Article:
• The people take YHVH as their exclusive God.
  • YHVH promises to look after His people and bless them in every imaginable way.
  • The people promise to do as YHVH says according to His commandments.
  • Breaking these terms brings retribution on the offending party.

The retribution may also be called curses, bad things that happen to those who break the Covenant.  The ultimate curse is death.  Why?  Because the Covenant is with God Most High, the Creator, the Source of all Life.  Divorcing oneself from that Source means cutting oneself off from the only means of continuing to live.  That much has not changed since the days of Adam and Eve.  The basic terms of this first Covenant with our original ancestors carried over into the covenants with Noah, Abraham, Isaac, Jacob, Moses and the people of Israel, King David, and finally the New, or Renewed, Covenant which has now come into effect through the redemptive work of Messiah Yeshua (Genesis 2:15-17, 9:1-17, 12:1-3, 15:1-21, 17:1-27, 22:15-18, 26:1-5, 28:10-22, 35:9-12; Exodus 19:1-9, 24:3-8; II Samuel 7:8-17; I Chronicles 17:3-15; Jeremiah 31:31-34; Ezekiel 36:22-32; Luke 22:14-20; I Corinthians 11:23-26). 

Not one of those covenants relieves the people of God from responsibility to learn and obey His commandments.  The only thing that has changed is the way He has provided for humans to abide by the terms:  by giving us new hearts which the Holy Spirit uses as His parchment on which to write the words of YHVH’s Law as a testimony to all of creation.  That is what makes the New Covenant so much better – not that the conditions of keeping the Covenant with the Almighty have changed, but that He has made it possible for His people to do so (Jeremiah 31:31-34; Ezekiel 36:22-32).  The purpose of these covenants is so that God can have as His exclusive possession a people who love Him with all their heart, soul, mind, and strength (Deuteronomy 6:4-9; Matthew 22:35-39; Mark 12:28-31; Luke 10:25-27).  That is why Yeshua says to us, “If you love Me, you will keep My commandments”, an exhortation echoed by the Apostle John (John 14:15, 21, 23; 15:10; 1 John 5:3; 2 John 6).  But which commandments are Yeshua’s?  That should be easy to understand:  if it is true, as Yeshua said, that He and the Father are One, then His commandments and the Father’s commandments are the same.  In other words, the Torah given through Moses contains all commandments issued by the Father, executed by the Son, and empowered by the Holy Spirit.  Everything in Scripture after that is the practical application of those commandments – both negatively by fragile, fallible human beings; and positively by Messiah Yeshua, the Prophet to come after Moses, the Root of Jesse, the Branch, and the Anointed One (Deuteronomy 18:15-19; Isaiah 11:1-5; Daniel 9:24-27; Zechariah 3:8-10).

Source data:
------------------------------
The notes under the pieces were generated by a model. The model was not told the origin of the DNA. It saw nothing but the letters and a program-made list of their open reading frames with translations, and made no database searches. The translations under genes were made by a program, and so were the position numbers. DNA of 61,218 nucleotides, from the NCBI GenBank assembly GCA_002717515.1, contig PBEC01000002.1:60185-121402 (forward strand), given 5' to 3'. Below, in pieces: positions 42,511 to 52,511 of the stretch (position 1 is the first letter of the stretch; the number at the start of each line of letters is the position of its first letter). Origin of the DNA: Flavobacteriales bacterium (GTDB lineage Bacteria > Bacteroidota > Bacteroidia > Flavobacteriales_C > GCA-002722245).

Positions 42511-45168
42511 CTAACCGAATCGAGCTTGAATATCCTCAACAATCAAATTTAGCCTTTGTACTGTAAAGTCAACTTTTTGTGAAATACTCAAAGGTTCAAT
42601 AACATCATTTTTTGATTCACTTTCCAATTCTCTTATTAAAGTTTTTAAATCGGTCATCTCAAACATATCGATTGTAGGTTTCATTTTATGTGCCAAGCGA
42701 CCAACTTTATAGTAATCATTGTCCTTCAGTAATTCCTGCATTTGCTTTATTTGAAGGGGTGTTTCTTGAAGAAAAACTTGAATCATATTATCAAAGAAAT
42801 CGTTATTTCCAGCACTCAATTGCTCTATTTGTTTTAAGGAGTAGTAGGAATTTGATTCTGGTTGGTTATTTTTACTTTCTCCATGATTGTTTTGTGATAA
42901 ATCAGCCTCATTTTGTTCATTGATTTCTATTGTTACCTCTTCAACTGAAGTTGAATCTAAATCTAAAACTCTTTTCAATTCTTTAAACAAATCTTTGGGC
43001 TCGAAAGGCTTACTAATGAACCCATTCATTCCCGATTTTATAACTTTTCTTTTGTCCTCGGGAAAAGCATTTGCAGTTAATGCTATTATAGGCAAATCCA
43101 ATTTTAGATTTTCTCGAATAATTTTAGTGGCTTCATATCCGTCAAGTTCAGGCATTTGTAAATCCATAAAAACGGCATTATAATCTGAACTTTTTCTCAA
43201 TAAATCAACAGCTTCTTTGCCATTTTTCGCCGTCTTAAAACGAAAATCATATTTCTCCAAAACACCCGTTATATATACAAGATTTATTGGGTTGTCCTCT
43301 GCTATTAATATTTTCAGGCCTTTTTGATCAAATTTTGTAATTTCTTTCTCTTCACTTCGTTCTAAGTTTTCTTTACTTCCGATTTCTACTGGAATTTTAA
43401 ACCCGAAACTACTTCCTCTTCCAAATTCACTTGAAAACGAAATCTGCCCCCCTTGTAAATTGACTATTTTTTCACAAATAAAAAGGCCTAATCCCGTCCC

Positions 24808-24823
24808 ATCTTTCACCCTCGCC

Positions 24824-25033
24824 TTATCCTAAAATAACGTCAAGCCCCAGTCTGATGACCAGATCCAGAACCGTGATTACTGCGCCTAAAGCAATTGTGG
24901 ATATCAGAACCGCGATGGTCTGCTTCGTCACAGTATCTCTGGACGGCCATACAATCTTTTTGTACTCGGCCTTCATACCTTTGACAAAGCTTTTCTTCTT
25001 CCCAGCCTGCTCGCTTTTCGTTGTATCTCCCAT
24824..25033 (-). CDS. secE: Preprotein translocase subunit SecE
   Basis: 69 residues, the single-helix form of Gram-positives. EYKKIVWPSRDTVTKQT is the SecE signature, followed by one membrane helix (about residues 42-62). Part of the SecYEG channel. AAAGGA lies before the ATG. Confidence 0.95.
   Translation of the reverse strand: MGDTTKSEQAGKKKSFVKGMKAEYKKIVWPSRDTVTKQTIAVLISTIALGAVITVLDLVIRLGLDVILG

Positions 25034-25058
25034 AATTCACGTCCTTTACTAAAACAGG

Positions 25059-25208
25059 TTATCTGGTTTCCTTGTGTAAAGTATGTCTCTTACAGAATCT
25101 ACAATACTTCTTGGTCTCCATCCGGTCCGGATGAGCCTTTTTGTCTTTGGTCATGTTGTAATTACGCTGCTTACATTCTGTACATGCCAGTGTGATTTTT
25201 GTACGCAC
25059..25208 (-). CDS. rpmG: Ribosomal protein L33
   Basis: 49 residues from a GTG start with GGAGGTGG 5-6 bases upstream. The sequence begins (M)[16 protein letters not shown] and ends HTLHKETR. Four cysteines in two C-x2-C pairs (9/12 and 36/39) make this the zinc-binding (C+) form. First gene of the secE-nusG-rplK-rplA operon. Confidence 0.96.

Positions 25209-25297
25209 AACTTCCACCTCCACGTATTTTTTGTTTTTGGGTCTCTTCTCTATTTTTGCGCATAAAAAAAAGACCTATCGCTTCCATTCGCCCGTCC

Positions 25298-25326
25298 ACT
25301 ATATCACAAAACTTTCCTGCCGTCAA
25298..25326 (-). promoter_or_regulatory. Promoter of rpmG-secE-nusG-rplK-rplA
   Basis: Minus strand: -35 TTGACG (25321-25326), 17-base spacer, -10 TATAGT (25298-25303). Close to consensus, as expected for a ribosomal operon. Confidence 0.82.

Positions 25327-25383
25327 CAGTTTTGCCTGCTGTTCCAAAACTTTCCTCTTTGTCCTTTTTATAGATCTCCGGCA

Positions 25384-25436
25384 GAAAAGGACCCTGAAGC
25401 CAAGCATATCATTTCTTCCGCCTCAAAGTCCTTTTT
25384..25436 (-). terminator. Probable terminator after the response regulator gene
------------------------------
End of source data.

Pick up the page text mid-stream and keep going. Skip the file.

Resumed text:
This Messiah of Israel came to make a way for the people of Israel to do as God said all along.  This is a foundational concept; if we fail to understand it, we fail to understand the purpose of Messiah and the way YHVH has chosen to work with humanity.  All of mankind lives or dies by what happens to the nation of Israel.  There is salvation in no other nation for the simple fact that the Lord did not choose any other nation or people.  That is what we learn from the next lines of Moses’ song:

When the Most High gave the nations their inheritance, when He separated the sons of man, He set the boundaries of the peoples according to the number of the sons of Israel.

For the Lord’s portion is His people; Jacob is the allotment of His inheritance.

He found him in a desert land, and in the howling waste of a wilderness; He encircled him, He cared for him, He guarded him as the pupil [apple] of His eye.  (Deuteronomy 32:8-10 NASB)

It is true that the Lord made every nation, but He did so from the stock of a single nation, intending that His nation would be the one to demonstrate the way of redemption to all the others.  The Apostle Paul makes that point in his sermon at Athens: